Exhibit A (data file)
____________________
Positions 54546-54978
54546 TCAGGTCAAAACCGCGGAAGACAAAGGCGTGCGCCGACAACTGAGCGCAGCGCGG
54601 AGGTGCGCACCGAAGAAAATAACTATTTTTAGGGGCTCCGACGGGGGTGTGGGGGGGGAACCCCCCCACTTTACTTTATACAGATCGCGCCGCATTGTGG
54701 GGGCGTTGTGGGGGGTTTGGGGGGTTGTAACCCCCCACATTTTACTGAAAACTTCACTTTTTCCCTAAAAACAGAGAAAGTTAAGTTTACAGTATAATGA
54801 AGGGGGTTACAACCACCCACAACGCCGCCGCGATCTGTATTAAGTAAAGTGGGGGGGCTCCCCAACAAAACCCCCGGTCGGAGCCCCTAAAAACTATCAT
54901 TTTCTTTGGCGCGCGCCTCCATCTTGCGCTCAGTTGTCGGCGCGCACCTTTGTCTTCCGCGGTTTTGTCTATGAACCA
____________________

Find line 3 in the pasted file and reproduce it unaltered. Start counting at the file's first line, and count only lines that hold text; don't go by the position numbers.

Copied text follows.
54601 AGGTGCGCACCGAAGAAAATAACTATTTTTAGGGGCTCCGACGGGGGTGTGGGGGGGGAACCCCCCCACTTTACTTTATACAGATCGCGCCGCATTGTGG